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French prelate and cardinal, b. of an ancient family at Rennes in Brittany, 27 February, 1732; d. 22 August, 1804. Destined from his early youth to the ecclesiastical state, he achieved remarkable success in his studies. The death of his elder brother made him the head of his family, but, giving up his birthright, he consecrated his life to the Church. First made Vicar-General of Pontoise, he was in 1765 raised to the Bishopric of Lavaur, and in 1770 to the archiepiscopal See of Aix in Provence. In this last position he won for himself the name of skillful administrator and princely benefactor. Provence owes to him the digging of a canal bearing his name, several works of public utility, such as a bridge at Lavaur and educational institutions for poor children. When in a time of scarcity and of political ferment, at the outset of the French Revolution, Aix was threatened with violence and famine, the archbishop by his firmness, great ascendancy, wisdom, and generosity, proved its savior. The mob had pillaged the public granaries, and had answered by insults the summons of authority; Boisgelin assembled the magistrates, chief citizens, and merchants, dispelled their fears, and prevailed upon these men to procure for Aix an abundant supply of grain, towards the payment of which he contributed one hundred thousand livres. He issued a pastoral letter to his clergy, asking them to urge the people to restore to the granaries the grain they had carried. away. Where law had failed, religion and piety triumphed. The people obeyed and, flocking to the cathedral, expressed in touching terms their gratitude to the archbishop who was so absolutely devoted to their welfare.
Boisgelin was elected to represent the higher clergy of his province at the States-General, 1789. In that famous assembly his practical political wisdom and moderation appeared on many occasions; he voted, in the name of the clergy, for the union of the three orders, the abolition of feudal rights, and offered 400,000 livres to the public treasury; but he opposed the abolition of tithes and the confiscation of church property. His political sagacity and eloquence made him the recognized leader and spokesman of thirty bishops, his colleagues in the assembly. He spoke the language of liberty and that of religion with equal eloquence; he would have every citizen share in the establishment and maintenance of the government, with his political rights as indestructible as his natural and civic rights. The majority of the assembly voted for the civil constitution, a constitution subversive of the government of the Church, and of its discipline, a constitution that denied the supreme jurisdiction of the pope, subjected ecclesiastics to the civil power, and decreed that all the members of the clergy, beginning with those in the assembly, should take the oath of allegiance to the constitution, under penalty of exile and the forfeiture of their salaries. This legislation placed the clergy between two evils, schism and dishonor on one side, dire poverty, exile, if not death, on the other. Boldly and firmly Boisgelin rose to champion the cause of the Church: "Let the law", he exclaimed in the assembly, "leave us our honor and liberty; take back your salaries." It was he who wrote the famous "Exposition of Principles", signed by all except four of the bishops of France, condemning the Civil Constitution of the Clergy; it was he who in the name of his colleagues corresponded during two years with Rome, he who in a letter, dated 3 May, 1791, proposed to the bishops to lay their resignations at the feet of Pius VI; in 1801 he effectively made to Pius VII the sacrifice not accepted by Pius VI. When persecutions drove him out of France he went to England. In his answer to a letter from Edmund Burke in which the orator expressed his admiration for the spirit of disinterestedness and dignity of character of the French episcopacy, he complains that he is expelled from France in the name of that liberty he had in perfect faith contributed to establish, and under whose protection he hoped to end his days.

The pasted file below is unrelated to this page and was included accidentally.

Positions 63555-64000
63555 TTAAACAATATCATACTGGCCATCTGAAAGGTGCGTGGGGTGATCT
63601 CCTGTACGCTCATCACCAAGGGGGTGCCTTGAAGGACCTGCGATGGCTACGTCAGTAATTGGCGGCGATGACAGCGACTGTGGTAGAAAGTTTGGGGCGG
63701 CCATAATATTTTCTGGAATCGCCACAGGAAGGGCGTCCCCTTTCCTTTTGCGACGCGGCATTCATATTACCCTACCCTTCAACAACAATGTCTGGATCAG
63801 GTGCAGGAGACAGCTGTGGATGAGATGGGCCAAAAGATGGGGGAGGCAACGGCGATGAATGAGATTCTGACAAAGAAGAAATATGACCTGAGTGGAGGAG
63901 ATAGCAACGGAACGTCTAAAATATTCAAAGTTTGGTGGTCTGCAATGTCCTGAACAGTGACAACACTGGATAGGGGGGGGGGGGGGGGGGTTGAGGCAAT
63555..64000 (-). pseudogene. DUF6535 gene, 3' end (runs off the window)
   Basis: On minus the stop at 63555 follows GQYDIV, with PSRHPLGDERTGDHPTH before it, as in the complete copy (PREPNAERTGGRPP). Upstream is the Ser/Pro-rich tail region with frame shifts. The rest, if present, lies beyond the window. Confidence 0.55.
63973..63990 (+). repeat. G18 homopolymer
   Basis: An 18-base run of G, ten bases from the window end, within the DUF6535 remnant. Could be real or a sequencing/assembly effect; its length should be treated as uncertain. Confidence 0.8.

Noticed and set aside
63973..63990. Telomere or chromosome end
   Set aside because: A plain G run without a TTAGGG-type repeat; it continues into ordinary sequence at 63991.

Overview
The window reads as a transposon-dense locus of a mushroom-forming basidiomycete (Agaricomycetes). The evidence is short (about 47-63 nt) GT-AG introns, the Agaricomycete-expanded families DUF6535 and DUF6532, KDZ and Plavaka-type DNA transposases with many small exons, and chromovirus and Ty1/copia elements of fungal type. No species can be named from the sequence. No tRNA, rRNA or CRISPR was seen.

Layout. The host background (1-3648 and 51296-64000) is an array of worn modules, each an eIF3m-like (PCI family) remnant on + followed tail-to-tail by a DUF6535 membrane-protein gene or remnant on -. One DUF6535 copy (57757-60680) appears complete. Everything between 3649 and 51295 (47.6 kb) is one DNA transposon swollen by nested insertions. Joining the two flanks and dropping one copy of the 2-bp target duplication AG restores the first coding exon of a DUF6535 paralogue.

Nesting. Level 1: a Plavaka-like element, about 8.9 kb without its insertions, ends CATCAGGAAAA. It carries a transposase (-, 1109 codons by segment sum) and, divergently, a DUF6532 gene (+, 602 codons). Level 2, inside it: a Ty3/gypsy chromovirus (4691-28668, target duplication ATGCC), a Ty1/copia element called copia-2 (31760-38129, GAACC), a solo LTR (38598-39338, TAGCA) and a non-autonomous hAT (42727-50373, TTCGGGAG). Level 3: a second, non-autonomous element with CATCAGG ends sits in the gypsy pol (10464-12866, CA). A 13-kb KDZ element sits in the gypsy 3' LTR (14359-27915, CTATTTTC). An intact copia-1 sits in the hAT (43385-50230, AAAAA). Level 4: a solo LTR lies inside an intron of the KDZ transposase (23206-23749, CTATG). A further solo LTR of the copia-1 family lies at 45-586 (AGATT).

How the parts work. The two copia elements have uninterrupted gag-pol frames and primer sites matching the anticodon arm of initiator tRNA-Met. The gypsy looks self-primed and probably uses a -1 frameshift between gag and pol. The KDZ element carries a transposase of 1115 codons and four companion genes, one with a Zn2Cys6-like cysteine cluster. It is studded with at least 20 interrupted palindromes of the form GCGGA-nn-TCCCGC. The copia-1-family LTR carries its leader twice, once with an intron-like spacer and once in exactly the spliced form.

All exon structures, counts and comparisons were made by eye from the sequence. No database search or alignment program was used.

Boisgelin returned to France when Napoleon restored peace to the Church and to France by his Concordat, 15 July, 1801. In 1802, he was raised to the archiepiscopal See of Tours and soon after created cardinal. Boisgelin who had displayed administrative qualities of a high order at Aix, was no less remarkable for his literary and oratorical talents. Simplicity, grace, and pathos characterize his eloquence. In 1776 he was chosen member of the French Academy. His works include: "Collection de diverses pièces en vers" (1783); "L'art de juger d'après l'analogie des idées" (1789); "Considérations sur la paix publique adressées de la Révolution" (1791); "Exposition des principes sur la constitution du clergé" (1791); "Le Psalmiste, traduction des Psaumes en vers" (1799); "Traduction des Héroïdes d'Ovide" (1784). His complete works appeared in Paris, 1818.
DE BAUSSET, Notice historique sur Boisgelin in Biographie universelle (Paris, 1812); ROHRBACHER, Histoire universelle de l'église catholique (Paris, 1874); SICARD, L'ancien clergé de France, avant et pendant la Révolution (Paris, 1902); DE FELLER, Biographie universelle (Paris, 1847); GUÉRIN, Dictionnaire des dictionnaires (Paris, 1892).
APA citation. (1907). Jean de Dieu-Raymond de Cucé de Boisgelin. In The Catholic Encyclopedia. New York: Robert Appleton Company. http://www.newadvent.org/cathen/02624a.htm
MLA citation. "Jean de Dieu-Raymond de Cucé de Boisgelin." The Catholic Encyclopedia. Vol. 2. New York: Robert Appleton Company, 1907. <http://www.newadvent.org/cathen/02624a.htm>.
Transcription. This article was transcribed for New Advent by Bob Mathewson.
Ecclesiastical approbation. Nihil Obstat. 1907. Remy Lafort, S.T.D., Censor. Imprimatur. +John M. Farley, Archbishop of New York.
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